Nia: We talk constantly about when she lived with her first family – that’s who she calls them – or her birth family. We have a fish. The first Nemo died, we have a second Nemo, his name is Nemo 2. I said, “Hey, do you think maybe you had a fish when you lived with your birth family, and this one should be Nemo 3?” And she said, “Yes! I did!” I’m sure she can’t possibly remember that, but it’s saying, “this is a continuation of your life,” with just that small question. So now we’ve decided to call him “Nemo 3!”
Addison: That is so awesome! That’s really, really cool, Nia. On my website, I review movies and books from an adoption point of view to help families that are considering adoption or that are in adoption use film as an easy way into important conversations. What are some movies that come to mind that have really connected with you as you’ve journeyed towards adoption, or maybe that have even connected with your daughter?
Nia: Well, definitely “Martian Child.” John Cusack did an excellent job of conveying the dismay and sense of responsibility that go hand in hand with adopting an older child. There are other movies that I think don’t do a good job. I can’t remember what it’s called --- there’s a kid’s movie, it’s a cartoon, and the boy is searching for his “real mom” all the way through. It’s terrible.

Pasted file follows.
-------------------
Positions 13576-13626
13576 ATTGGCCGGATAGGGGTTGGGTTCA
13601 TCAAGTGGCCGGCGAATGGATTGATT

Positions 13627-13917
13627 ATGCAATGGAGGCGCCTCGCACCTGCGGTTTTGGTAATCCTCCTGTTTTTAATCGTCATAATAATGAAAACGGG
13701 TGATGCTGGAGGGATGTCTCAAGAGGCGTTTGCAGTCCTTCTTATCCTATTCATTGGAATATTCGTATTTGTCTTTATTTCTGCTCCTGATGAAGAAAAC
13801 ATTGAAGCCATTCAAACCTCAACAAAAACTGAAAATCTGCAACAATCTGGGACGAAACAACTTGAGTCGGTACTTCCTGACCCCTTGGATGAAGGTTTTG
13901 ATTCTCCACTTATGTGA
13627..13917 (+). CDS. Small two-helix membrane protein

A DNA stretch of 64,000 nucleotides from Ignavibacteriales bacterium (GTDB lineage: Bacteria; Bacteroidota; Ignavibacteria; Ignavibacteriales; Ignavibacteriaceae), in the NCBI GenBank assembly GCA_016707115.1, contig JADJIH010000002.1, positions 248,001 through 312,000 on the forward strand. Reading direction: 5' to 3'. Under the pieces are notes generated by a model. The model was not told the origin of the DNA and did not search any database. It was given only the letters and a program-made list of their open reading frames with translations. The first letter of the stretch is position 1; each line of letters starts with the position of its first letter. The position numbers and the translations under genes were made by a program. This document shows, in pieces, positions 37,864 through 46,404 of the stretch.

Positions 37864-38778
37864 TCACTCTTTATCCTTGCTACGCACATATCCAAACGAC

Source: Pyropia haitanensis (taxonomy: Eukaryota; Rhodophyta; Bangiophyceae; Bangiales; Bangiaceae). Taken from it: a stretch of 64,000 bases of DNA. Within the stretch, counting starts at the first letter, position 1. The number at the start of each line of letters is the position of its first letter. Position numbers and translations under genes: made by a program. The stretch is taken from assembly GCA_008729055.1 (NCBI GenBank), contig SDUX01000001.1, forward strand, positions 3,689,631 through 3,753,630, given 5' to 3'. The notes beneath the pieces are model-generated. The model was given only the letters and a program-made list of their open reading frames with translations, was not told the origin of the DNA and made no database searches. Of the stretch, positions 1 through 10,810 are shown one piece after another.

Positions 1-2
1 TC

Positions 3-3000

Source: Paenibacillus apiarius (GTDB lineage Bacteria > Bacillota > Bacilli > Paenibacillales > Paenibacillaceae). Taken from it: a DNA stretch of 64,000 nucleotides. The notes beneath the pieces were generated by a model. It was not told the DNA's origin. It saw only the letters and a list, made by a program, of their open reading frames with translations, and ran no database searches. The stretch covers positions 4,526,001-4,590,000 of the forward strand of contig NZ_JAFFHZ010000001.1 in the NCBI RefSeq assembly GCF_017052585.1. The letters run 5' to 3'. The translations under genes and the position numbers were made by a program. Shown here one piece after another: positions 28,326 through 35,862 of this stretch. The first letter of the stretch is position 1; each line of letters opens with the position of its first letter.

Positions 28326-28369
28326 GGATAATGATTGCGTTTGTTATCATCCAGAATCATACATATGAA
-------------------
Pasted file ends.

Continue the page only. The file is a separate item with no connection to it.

Addison: Is it “Meet the Robinsons?”

Nia: Yup. Yup. That movie is just really damaging to any kid’s psyche. I think it’s irresponsible.

Addison: Because it’s kind of conveying the message that if you don’t have your first mom, you don’t have anything, and no one else will want you?

Nia: Yeah. Yeah. A few of the things were, abandonment. And, it’s just hard to watch. And I’ve been in a room of kids who’ve tried to watch that movie, and it’s too much.

Addison: I think sometimes, when movies approach adoption, a lot of the times, either the birth parents are vilified, or the child’s portrayed as an unwanted orphan that’s saved by these merciful parents. But so many times, I think it’s like you said, the good stories where it’s just, “a family gets formed,” that doesn’t make movies that people think people will buy, but it really could.

Nia: Yeah. I think there’s a thread that runs through that story that is telling kids that their DNA is what gives them their identity, and that’s just not the case.

Addison: Something that you said is, “It’s not giving birth that makes you a mom.” I think similarly, it’s not sharing DNA that makes you a family.